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The Beatle Effect

In one strand of Beatles lore, it was Ringo Starr who came up with the phrase ‘eight days a week’: an offhand joke about a working schedule that seemed to crush time. And while you watch this  celebratory documentary from Ron Howard (Frost/Nixon, Rush), which focuses on the band’s  hectic touring period, you feel pop history whistling past at speed.


A still from Ron Howard’s Beatles Documentary Eight Days a Week

Howard’s film follows the band from Ringo’s arrival in 1962 to their final paid live concert in 1966: four lifetimes of live performance crammed into as many years, whittled down to two hours of movie.

“We were force-grown, like rhubarb,” John Lennon laconically observes in one of many  snippets.  It’s a line that chimes with every step Howard shows us the band taking. It takes us all the way to the recording of their  1967 album Sgt. Pepper’s Lonely Hearts Club Band.  The film positions it as the direct result of  and necessary push-back against  the exhilarating but punishing show-business whirl that led up to it.

That’s Howard’s film in a snapshot. Its conclusions rarely make your head spin, but it meticulously shows its working out. (If it was an exam paper, it’d be impossible to dock it any marks.) Working with teams of researchers and interviewers, Howard has assembled the film from archive concert footage and interviews. Some of it is gleamingly restored. Some of it new conversations with both Ringo and Paul McCartney, and a line-up of variably informative celebrity talking heads.

A few seem like they’re there to give Howard’s largely US-centric film a more distinctive British flavour, It’s sweet that Richard Curtis feels his rom-com scripts owe a debt to the Beatles’ madcap early media personas, for instance  It’s not clear,though why anyone watching this should be over the moon to hear it.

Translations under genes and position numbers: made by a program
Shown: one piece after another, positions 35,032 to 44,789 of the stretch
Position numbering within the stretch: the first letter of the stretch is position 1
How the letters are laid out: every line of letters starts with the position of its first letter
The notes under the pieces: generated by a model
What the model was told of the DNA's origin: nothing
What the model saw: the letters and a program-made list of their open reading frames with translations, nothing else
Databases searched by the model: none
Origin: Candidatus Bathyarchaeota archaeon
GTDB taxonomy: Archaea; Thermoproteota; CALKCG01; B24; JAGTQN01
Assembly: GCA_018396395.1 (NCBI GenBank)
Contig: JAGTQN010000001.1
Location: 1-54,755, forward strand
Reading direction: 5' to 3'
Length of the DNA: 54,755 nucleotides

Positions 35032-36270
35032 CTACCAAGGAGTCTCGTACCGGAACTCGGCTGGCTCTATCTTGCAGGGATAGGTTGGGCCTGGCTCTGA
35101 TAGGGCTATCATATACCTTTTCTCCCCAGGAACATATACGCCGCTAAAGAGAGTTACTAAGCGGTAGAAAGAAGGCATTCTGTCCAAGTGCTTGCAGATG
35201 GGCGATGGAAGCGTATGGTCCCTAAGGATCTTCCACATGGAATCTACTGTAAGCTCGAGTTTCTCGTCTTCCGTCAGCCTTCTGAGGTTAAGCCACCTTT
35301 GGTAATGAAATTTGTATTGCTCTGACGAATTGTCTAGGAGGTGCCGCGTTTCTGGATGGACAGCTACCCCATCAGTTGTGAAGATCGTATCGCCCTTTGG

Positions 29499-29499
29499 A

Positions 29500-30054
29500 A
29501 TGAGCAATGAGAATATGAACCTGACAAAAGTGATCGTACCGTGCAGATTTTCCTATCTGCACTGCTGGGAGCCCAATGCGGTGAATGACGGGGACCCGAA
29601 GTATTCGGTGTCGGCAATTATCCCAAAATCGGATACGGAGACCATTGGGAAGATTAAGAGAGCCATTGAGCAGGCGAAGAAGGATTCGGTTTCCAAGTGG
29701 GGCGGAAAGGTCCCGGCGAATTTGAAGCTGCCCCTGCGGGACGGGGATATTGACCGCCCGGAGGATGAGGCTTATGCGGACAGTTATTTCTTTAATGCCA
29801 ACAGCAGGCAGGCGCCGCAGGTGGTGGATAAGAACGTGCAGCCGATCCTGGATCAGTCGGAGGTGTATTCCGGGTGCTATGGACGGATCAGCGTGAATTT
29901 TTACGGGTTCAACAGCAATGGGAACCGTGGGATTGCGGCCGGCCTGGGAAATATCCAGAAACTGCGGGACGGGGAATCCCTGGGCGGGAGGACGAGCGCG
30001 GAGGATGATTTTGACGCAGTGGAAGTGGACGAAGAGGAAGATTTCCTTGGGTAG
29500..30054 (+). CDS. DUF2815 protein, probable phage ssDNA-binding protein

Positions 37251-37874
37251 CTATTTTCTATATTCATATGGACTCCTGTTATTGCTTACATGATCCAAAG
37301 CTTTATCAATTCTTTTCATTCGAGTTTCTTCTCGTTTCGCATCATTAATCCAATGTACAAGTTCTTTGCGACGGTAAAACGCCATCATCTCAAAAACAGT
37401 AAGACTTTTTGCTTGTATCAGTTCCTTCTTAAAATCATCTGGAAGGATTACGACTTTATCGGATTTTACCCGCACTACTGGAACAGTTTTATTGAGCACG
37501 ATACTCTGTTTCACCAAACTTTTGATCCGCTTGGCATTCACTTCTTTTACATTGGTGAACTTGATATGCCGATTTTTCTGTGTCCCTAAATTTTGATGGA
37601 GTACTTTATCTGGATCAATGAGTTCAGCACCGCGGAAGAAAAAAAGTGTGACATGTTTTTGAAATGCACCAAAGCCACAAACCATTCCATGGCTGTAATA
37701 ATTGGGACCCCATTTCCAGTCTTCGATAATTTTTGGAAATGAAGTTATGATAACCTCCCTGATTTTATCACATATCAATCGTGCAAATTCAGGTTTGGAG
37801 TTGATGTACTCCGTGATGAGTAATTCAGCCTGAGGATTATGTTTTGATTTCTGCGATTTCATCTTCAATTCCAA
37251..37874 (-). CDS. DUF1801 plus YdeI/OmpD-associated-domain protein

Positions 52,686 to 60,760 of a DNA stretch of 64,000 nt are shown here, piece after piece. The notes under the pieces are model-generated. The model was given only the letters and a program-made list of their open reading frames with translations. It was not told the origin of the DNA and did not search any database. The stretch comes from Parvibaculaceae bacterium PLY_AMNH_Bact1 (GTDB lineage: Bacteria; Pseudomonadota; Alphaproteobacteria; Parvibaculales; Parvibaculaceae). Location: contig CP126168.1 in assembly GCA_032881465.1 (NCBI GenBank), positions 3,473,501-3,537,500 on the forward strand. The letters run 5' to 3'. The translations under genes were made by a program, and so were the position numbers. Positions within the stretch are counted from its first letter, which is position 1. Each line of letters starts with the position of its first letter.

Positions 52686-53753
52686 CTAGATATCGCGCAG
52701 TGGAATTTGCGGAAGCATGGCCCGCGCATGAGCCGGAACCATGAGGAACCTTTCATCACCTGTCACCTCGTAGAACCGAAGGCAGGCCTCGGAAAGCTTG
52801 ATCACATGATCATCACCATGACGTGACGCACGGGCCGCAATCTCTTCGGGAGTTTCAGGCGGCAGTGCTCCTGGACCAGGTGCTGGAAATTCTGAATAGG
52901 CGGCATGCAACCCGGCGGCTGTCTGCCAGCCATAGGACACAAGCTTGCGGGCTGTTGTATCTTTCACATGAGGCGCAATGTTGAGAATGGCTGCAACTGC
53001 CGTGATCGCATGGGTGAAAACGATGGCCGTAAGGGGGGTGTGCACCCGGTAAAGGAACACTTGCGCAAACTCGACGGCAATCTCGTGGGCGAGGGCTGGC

Teenage Beatles fans scream and shout behind a metal barrier as the band arrive at San Francisco  airport to begin their 25-date American tour on 18th August 1964 CREDIT:ROLLS PRESS/POPPERFOTO/GETTY IMAGES

But others capture the breadth of the band’s influence without pulling focus from the phenomenon itself: not least of all a brief word from Sigourney Weaver, in which the actress reminisces about a 1965 concert at the Hollywood Bowl over the top of contemporary news footage that grainily but unmistakably places her delighted 12-year-old self at the scene.

Other than obligatory signposts to epoch-defining events like the Kennedy assassination, there’s little historical context. That’s because Howard understands the band are the historical context.

The phenomenon of their live appearances defines the era with a spiky precision.  Not just the concerts themselves, but also the cheeky press-conference preludes, and the hysterical, garment-rending fallout add to this.

On the road with The Beatles in Ron Howard's enw film

On the road with The Beatles in Ron Howard’s enw film

The mid-century Civil Rights Movement becomes part of the story. For example, the band’s manager Brian Epstein included a line in their touring contracts specifying the band would not play to segregated crowds.

Whoopi Goldberg, was at the famous 1965 Shea Stadium gig. She says she “never thought of them as white guys.” She describes them as “colorless.”This is one of a few trains of thought you wish Howard had allowed to run through a few more stations.

The film shrewdly draws a line between the Beatles’ mischievous sense of humor and their producer George Martin’s earlier  recordings of alternative comedy. (Martin had worked with the Goons. This was an enormous influence on the band’s growing lyrical eccentricity in that period. It also affected their off-the-cuff ribbing of strait-laced reporters. But like many other ideas here, it’s flicked through, then shelved a little too early.

Eight Days a Week


Vitally, though, the songs themselves get their due. Some appear in pleasingly unfamiliar forms. The film’s title track first turns up with Lennon and McCartney’s experimental  introduction, before segueing into its better-known version.

Plus there’s the straightforward pleasure of hearing the tracks play through a cinema sound system – when Sgt. Pepper’s opening chords slam into your chest, the album really feels like an act of resuscitation.

What The Beatles did with the new lease of life that record gave them isn’t a matter for this film. But if Howard decides to address it in another, it’d be very welcome.